The IRS Collections Process: What happens when you can’t pay? | Winchester, VA
Updated: 3 days ago
If you don’t pay your tax in full when you file your tax return, you’ll receive a bill for the amount you owe. This bill starts the collection process, which continues until your account is satisfied or until the IRS may no longer legally collect the tax; for example, when the time or period for collection expires (in most cases this is 10 years from the date of assessment).
The first notice you receive will be a letter that explains the balance due and demands payment in full. It will include the amount of the tax, plus any penalties and interest accrued on your unpaid balance from the date the tax was due.
The unpaid balance is subject to interest that compounds daily and a monthly late payment penalty. It is in your best interest to pay your tax liability in full as soon as you can to minimize the penalty and interest charges.
If you’re not able to pay your balance in full immediately, the IRS may be able to offer you a monthly Installment Agreement. You can complete this on-line. Go to irs.gov and click “payments.” There’s a user fee to set up a monthly installment agreement. For low-income taxpayers, the user fee is reduced and possibly waived or reimbursed if certain conditions apply.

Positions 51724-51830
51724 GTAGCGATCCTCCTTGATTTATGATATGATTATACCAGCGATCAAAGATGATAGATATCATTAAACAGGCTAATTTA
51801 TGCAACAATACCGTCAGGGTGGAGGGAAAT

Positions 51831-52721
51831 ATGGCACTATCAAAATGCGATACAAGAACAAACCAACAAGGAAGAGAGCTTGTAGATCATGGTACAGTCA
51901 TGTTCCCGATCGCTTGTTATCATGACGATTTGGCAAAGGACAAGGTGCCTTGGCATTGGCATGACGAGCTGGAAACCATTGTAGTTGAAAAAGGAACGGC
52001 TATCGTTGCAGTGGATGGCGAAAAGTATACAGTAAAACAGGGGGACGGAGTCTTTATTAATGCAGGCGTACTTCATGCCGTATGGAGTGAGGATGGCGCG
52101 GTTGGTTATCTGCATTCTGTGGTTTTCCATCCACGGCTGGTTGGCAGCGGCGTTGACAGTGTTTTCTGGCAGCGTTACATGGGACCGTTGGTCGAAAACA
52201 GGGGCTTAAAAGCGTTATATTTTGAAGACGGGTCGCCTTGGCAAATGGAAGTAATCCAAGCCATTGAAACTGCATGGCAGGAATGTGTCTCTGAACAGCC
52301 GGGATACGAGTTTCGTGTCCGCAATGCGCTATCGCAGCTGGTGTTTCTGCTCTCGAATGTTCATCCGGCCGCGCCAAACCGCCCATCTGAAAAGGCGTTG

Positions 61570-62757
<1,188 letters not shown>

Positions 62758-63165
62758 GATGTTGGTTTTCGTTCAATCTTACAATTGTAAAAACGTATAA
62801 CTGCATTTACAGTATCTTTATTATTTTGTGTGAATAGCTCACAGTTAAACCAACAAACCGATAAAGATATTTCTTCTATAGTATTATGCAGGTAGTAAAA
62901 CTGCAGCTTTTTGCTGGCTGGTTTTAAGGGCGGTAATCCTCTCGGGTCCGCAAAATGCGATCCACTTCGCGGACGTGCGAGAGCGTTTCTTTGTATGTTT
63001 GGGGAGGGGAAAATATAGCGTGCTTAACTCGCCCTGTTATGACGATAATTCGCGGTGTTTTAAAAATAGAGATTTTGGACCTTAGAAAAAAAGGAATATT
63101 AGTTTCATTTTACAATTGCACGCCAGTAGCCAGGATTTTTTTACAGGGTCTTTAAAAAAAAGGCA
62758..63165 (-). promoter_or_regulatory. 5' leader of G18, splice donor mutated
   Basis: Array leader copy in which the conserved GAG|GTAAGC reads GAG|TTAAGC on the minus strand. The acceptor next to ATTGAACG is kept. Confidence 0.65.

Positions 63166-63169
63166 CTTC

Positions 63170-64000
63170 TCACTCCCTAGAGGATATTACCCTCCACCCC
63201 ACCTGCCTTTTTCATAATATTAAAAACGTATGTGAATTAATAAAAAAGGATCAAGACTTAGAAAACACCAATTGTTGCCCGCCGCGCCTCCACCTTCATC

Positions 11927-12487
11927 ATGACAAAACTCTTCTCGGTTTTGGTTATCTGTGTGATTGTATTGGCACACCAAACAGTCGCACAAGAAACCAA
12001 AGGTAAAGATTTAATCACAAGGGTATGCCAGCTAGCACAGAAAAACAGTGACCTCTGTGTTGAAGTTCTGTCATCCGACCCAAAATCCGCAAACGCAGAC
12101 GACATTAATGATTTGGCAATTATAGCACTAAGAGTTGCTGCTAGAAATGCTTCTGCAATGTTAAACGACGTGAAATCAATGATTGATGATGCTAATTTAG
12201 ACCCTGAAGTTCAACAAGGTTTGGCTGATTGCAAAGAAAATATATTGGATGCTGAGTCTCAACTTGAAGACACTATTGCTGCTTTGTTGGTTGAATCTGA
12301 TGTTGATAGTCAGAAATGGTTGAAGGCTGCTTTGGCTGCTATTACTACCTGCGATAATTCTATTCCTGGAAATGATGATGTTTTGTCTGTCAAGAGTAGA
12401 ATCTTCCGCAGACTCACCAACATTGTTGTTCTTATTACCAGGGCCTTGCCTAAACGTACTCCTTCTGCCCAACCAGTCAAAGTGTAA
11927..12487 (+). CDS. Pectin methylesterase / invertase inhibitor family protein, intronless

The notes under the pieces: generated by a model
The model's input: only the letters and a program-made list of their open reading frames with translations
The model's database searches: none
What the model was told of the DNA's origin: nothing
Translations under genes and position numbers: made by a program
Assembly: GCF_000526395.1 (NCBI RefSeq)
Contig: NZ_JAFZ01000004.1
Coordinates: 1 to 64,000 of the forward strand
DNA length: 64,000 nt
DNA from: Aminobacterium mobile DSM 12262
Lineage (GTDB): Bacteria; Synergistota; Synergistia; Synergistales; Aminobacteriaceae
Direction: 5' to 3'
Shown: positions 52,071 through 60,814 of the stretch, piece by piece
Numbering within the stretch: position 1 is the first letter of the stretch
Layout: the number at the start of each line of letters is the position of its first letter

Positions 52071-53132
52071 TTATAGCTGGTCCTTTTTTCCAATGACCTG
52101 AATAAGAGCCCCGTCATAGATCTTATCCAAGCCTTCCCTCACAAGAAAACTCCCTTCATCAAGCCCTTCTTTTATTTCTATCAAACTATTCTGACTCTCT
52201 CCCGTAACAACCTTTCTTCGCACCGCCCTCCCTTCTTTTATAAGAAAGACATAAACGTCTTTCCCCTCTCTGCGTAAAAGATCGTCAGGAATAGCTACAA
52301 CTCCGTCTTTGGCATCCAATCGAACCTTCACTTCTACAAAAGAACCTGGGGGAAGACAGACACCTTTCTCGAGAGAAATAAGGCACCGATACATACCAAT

Direct debit installment agreements offer a lower user fee than other installment agreements and help you to avoid defaulting on your agreement by allowing timely payments automatically.
Interest and late payment penalties will continue to accrue while you make installment payments.
If you can’t full-pay under an installment agreement, you may propose a partial payment installment agreement (PPIA) or apply for an offer-in-compromise (OIC). A PPIA is an agreement between you and the IRS providing for less than the full payment of the tax liability by the expiration of the collection period. An OIC is an agreement between a taxpayer and the IRS that resolves a taxpayer’s tax liability by payment of an agreed upon reduced amount. Before an offer can be considered, you must have filed all tax returns, made all required estimated tax payments for the current year, and made all required federal tax deposits for the current quarter if the taxpayer is a business owner with employees. Taxpayers in an open bankruptcy proceeding aren’t eligible.
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